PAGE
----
|From left: GAB sales director Thum Chee Yuen, Essaadi and marketing director Bruce Dallas at the Tiger Uncaged media launch in Kuala Lumpur last Thursday. Photo by Mohd Izwan Mohd Nazam|
KUALA LUMPUR: Guinness Anchor Bhd’s (GAB) profit and revenue plunge in the financial year just ended could actually be a good thing for the country’s largest brewer by revenue as it has to pull its socks up after a good 12-year run.
“We had a phenomenal record, hadn’t we? Yes, our record is now ended, but I am not that disappointed,” its managing director Hans Essaadi told The Edge Financial Daily in an interview.
“I am realistic to know that things are what they are. At the same time, it is a journey to get people behind you,” he said.
GAB suffered a nasty jolt when it reported an 8.9% dip to RM198.2 million in net profit as revenue slipped 3.9% to RM1.61 billion in the 12 months to June 30, 2014 (FY14) from the year before — the first time in 12 years. It blamed weak domestic consumption, increased excise duty and unfair competition from contraband beers for the weak results.
“It is not as dramatic as some people think. But it is a little bit unusual when a business, which had some pretty good times for quite a long period, has now become pressured,” said Essaadi.
He reckoned that the profit and revenue decline was more market-related than performance-related amid a challenging environment, as consumer confidence dropped to a three-to-four-year low.
Incidentally, Murphy’s Law seemed to be in effect as GAB experienced other negative surprises such as bad weather conditions, a decline in tourism numbers, a weak ringgit and subsidy reduction in FY14.
The Dutch national who took over the helm from British Charles Ireland in March 2013, acknowledged that GAB has got into a state of denial after many years of success.
“When you set a long-term strategy many years ago, you won’t change it when it is still working, right? But there will be new developments in the market and you have to look at new strategies.
“I’ve got a fresh pair of eyes on the business because I came from outside,” he said. Essaadi was previously with Heineken Group for over 20 years where he served in various capacities.
Essaadi said GAB’s growth slowdown in FY14 created an opportunity to make changes as well as address certain issues within the group.
“Some of us kept saying, ‘Things will be fine, things will be fine’, but we now know that it was not fine and everybody has decided to embrace it. Are we disappointed? No. The way I see it, FY14 was a wake-up call for us that more needs to be done. We are seeing the light at the end of the tunnel and it is not too far from here,” he said.
Essaadi hinted that GAB’s results in its first financial quarter ending Sept 30, 2014 (1QFY15) looks “encouraging” as it has seen market recovery in July and August.
“We are not claiming the victory now. It is too soon to tell. But the current trend looks more green and positive, so it bodes well for us,” he said.
However, Essaadi warned that the main obstacle that could stand in GAB’s way in FY15 is the implementation of the goods and services tax (GST) come April.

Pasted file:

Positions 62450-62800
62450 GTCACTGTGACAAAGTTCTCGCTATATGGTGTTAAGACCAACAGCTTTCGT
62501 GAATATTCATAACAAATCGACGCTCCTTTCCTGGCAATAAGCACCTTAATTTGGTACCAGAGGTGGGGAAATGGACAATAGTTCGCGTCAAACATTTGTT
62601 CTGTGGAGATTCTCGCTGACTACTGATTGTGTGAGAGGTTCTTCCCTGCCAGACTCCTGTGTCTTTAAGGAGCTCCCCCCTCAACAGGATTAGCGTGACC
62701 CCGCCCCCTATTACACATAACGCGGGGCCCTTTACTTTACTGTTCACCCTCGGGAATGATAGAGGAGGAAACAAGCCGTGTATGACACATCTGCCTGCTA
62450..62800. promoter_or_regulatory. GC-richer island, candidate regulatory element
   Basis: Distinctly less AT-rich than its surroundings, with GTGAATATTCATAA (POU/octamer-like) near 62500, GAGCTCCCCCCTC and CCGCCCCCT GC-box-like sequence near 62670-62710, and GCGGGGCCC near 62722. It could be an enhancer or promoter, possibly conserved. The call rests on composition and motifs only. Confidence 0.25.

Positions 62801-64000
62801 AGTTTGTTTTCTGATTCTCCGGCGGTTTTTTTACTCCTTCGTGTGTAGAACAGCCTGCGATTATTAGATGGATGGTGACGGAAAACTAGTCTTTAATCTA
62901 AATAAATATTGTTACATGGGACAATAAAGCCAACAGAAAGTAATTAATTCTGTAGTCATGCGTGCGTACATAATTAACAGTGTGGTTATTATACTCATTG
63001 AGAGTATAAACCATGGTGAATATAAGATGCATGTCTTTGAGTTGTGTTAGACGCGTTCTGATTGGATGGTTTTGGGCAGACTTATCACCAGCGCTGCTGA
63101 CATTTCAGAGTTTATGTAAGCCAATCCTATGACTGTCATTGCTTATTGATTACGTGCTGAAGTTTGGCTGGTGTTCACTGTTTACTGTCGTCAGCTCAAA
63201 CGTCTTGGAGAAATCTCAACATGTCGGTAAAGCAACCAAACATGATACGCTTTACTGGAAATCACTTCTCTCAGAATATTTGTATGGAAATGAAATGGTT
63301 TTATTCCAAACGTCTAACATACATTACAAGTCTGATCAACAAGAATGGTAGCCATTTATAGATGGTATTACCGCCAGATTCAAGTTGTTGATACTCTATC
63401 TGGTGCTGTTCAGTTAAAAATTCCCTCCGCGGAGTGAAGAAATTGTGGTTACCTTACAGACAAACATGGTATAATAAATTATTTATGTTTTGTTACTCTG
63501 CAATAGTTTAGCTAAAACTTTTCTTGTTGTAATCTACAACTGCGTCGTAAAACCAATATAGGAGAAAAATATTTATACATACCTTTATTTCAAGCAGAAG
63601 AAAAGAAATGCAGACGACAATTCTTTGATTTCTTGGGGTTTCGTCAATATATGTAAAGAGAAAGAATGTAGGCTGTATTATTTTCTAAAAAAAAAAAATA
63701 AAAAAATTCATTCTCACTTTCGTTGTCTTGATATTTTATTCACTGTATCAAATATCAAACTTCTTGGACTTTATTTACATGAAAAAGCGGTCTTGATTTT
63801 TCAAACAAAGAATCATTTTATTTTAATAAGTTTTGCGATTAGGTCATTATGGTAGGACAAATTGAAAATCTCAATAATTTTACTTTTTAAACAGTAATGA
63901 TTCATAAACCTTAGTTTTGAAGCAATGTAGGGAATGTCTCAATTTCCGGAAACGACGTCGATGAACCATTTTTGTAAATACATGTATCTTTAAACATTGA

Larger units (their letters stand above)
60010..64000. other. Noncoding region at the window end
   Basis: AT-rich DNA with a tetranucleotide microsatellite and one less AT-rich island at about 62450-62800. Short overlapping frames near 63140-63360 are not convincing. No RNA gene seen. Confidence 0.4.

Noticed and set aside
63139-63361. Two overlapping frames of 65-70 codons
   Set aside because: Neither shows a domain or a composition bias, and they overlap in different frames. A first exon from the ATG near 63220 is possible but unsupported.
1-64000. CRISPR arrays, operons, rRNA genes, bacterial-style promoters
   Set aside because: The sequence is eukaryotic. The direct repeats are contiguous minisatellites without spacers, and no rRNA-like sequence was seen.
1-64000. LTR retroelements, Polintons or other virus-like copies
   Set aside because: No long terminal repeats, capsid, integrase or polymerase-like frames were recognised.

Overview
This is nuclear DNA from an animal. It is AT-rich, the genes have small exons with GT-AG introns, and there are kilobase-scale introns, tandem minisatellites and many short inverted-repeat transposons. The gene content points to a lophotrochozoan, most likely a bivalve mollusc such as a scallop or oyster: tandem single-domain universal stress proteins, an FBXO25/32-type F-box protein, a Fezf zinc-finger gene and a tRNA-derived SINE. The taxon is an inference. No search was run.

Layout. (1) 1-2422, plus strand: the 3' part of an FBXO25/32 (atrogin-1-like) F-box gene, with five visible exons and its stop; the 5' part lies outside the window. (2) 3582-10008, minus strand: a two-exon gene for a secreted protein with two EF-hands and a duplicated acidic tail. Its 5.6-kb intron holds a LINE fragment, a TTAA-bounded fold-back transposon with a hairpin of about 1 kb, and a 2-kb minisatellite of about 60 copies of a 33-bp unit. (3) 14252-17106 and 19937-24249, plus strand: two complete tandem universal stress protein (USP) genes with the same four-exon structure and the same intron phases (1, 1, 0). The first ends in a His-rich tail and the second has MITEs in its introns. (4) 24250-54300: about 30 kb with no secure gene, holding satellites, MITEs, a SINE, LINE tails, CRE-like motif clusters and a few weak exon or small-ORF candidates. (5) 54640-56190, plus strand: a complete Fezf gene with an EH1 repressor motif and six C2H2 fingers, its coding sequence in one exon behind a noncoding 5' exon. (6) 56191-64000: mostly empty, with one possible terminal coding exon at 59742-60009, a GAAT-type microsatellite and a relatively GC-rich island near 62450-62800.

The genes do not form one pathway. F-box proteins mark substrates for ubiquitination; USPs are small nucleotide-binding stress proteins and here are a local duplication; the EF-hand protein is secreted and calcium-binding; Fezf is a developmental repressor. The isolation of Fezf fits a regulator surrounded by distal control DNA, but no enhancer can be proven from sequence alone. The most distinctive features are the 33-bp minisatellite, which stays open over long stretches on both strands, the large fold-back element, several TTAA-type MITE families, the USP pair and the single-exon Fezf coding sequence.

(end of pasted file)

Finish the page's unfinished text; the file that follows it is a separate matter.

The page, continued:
That’s because consumer sentiment is likely to be affected after the implementation of the GST, should beer prices climb drastically due to profiteering.
“I think the complexity of the GST is underestimated. If everybody starts to add along with it (the price) or rounding up a little bit because of the GST, the consumer price will be pushed up and that will give us a big effect,” he said.
“Without GST, I would have told you that we will be back to growth. The problem is that our last quarter in FY15 will be in April, May and June, which are the post-GST months.
“So, we will be cautious. If we have a disaster in the final quarter, our full-year results will be depressed,” he said.
Thus, Essaadi described FY15 as a crucial year for GAB with 4QFY15 being the most critical period. If the brewer sails through that, its financial results in the coming years will be fine.
“If we manage to achieve growth in FY15, that means we have managed the [impact of] GST and played the market share game well. If that happens, we are good to go,” he said.
Essaadi maintained that GAB will not make any profit out of the GST, but “we need to get the margins right for the distributors and we need to recommend the distributor price”.
“I can set the price to my distributors and I can even recommend them on the outlet price, but I cannot set pricing in the whole tier system,” he said.
Meanwhile, Essaadi is of the view that GAB’s share price “should not be” trading at the current price-earnings ratio (PER) of below 20 times.
GAB was trading at a PER of 25 to 26 times when its share price peaked at RM22.16 on June 20, 2013. Back then, there was speculation that some international investors will be coming into GAB, following the acquisition of Asia Pacific Breweries by the Netherlands-based Heineken NV, which is GAB’s ultimate shareholder.
Since then, the stock had fallen more than RM9 or 40% to close at RM13.12 last Friday, bringing a market capitalisation of RM3.98 billion.
This article first appeared in The Edge Financial Daily, on September 15, 2014.